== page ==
Go N. Talk to goblin. Complement goblin on hairstyle…on February 16, 2012 at 5:30 PM
In playing Skyrim for Interrupt Request, it occured to me that there is an RPG element that seems to have taken a bit of a step backwards: The dialog option. In some ways, I think this is the fault of console gaming, but it’s probably more to do with worries about the customer base that’s driving the simplification of how we “role play” with our role-playing games. I thought of this when I ran across a nifty way to make your own text adventures quickly and easily, contrasting my hours playing Infocom games as a lad. I found myself wondering why the dialog interface to games hadn’t improved by leaps and bounds the same way graphics had, bringing us cinematic visuals with cue-card menu-driven “interaction” which is less compelling than having a conversation with a chatbot on your favorite instant messenger client.
My bet is that if I asked, “why not use a method where the gamer can type their answers in the hopes of getting a more realistic result from an NPC,” the reasons for avoiding this idea would be multifaceted, which I list behind the break:
– It’s too complicated for consoles. Let’s get this one out of the way first. Yes, you can hook up a keyboard to most gaming consoles or used a texting keyboard that grafts to your controller, but it’s not standard equipment so games tend to leave out just about everything to do with text aside from entering your digital alter-ego’s name, if that. I’d see this as a way to sell graftible keyboards. One could also borrow a keyboard from whatever computer is available in the house, or get an el cheapo one for as little as five dollars, depending on where/when you shop.
– We’d have to take misspelling into account. I can download a spellchecker for my web browser, most word processors come with them, and if you just limit yourself to the words you want the game to know, Zork always told me “I don’t know what the word ‘asjferjg*headdesk*’ means.” It would probably be easy to license a predictive text program like the ones that are on most cell phones, or suggest words (or names, especially) if they’re not quite right. One could even allow users to customize the dictionary, turning “u” into “you” as desired.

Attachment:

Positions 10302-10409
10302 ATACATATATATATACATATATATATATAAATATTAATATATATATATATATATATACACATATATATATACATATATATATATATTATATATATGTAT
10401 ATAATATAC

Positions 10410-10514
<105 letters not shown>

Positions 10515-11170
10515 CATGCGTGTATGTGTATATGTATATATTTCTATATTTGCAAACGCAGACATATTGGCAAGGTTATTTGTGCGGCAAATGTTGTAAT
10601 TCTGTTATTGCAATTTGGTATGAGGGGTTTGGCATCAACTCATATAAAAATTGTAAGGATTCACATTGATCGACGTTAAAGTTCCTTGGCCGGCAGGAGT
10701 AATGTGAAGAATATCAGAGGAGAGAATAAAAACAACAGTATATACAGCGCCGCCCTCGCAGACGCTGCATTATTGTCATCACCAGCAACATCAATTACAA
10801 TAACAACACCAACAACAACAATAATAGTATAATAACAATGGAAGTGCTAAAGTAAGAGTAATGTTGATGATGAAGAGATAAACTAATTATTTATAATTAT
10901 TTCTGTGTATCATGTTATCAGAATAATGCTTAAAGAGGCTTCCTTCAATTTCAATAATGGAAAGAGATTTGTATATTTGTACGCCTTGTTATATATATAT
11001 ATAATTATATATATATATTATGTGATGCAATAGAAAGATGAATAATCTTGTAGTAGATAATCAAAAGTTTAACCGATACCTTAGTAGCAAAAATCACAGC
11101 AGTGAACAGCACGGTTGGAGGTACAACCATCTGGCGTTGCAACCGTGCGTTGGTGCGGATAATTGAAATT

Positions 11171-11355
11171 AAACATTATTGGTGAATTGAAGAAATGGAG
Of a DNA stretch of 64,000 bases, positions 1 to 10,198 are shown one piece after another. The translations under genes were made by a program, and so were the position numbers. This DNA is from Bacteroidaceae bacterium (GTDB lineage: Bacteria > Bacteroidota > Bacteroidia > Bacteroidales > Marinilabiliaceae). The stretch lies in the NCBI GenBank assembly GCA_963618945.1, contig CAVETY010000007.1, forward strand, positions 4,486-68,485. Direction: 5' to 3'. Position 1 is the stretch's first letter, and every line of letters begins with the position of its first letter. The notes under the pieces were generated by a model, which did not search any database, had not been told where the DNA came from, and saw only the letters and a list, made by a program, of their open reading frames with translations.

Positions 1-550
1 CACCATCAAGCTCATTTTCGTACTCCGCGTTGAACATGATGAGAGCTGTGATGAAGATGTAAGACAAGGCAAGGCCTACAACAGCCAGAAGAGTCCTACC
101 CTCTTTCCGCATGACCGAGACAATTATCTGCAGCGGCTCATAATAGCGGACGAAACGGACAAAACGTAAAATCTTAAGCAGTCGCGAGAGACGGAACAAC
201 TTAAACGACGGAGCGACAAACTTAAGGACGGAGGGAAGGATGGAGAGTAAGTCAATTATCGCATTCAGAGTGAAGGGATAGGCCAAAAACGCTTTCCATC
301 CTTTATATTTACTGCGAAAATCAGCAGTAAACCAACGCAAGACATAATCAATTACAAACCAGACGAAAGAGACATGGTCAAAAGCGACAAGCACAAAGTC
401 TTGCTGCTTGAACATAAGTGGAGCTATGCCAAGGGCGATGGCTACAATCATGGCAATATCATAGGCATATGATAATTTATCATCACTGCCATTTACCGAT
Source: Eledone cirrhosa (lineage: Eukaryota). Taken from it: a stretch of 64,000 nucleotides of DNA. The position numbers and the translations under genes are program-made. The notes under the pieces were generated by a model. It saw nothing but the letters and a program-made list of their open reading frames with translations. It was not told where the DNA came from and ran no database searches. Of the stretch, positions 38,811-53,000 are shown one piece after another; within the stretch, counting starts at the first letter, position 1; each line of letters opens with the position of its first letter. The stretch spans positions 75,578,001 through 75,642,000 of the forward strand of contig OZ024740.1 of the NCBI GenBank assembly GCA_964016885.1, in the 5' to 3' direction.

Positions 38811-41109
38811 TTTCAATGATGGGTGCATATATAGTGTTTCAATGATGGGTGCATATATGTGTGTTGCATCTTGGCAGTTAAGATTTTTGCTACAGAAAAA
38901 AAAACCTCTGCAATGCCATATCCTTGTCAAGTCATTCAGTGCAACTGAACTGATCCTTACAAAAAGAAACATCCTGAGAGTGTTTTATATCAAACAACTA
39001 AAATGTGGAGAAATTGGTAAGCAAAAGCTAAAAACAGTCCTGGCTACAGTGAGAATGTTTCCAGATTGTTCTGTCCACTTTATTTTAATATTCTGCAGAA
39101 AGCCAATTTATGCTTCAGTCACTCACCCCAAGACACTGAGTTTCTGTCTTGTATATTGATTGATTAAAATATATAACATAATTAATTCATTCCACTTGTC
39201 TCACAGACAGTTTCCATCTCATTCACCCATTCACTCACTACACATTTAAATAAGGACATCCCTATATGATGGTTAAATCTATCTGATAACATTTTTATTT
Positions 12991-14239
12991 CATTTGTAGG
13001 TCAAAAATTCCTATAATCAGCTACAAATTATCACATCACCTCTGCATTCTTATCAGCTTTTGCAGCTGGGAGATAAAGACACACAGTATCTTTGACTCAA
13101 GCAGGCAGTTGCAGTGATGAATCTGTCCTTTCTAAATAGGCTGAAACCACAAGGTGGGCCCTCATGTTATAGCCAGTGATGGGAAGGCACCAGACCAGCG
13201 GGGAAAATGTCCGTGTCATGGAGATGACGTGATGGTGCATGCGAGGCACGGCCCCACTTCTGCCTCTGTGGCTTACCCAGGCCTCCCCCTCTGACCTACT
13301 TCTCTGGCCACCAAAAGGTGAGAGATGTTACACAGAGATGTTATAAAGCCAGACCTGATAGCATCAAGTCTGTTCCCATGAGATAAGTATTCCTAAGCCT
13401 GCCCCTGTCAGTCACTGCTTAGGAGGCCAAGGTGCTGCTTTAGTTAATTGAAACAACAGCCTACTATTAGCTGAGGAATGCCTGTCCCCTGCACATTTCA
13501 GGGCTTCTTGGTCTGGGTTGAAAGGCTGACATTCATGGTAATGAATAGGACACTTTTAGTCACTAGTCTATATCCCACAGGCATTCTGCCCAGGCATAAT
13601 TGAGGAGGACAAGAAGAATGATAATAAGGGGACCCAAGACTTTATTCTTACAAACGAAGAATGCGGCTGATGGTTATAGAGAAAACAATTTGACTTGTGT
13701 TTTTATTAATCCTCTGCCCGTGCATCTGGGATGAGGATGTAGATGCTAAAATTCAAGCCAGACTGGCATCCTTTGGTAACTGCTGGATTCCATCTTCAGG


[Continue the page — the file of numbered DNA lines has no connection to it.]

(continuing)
– It would break the flow of the game. Most of the games I’ve played present you with a dialog option and (usually) stop the rest of the universe until you finish chatting. I could go and spend a year with a monastic order of humming mystics and Mass Effect wouldn’t care until I finally chose what Shepard was going to say about his favorite store on the Citadel.
– Making up your own sentences is too cumbersome for gamers to have fun. This would be an odd argument from an industry that keeps making more and more complex inventory management systems and button combos to execute various (often necessary) attacks. I’d make it optional as well, or even have a kind of hint system that prompts you after three fruitless tries with something like “Maybe she knows something about the Amulet of Jimsoks?”
One of the main reasons I’d like to see this is to give the player a chance to emote, even if it’s fruitless. Being able to say something with a bunch of exclamation points on the end can be satisfying, as you imagine screaming at the merchant who won’t sell you Mystic Item Component #25 for the gold you have. Conversely, if games had little scripts on the lookout for certain words, maybe being a little more verbose could get you replies that weren’t obvious at first. With some tweaks to how voices are played back from NPCs, certain word choices could illicit more emotional responses. I just think it’d add a level of interaction that’s been degrading over time, and might be fun to see in a future first-person RPG. Besides, if you get frustrated with the game, it was always fun to see how many swear words it knew and how it would admonish you for using them.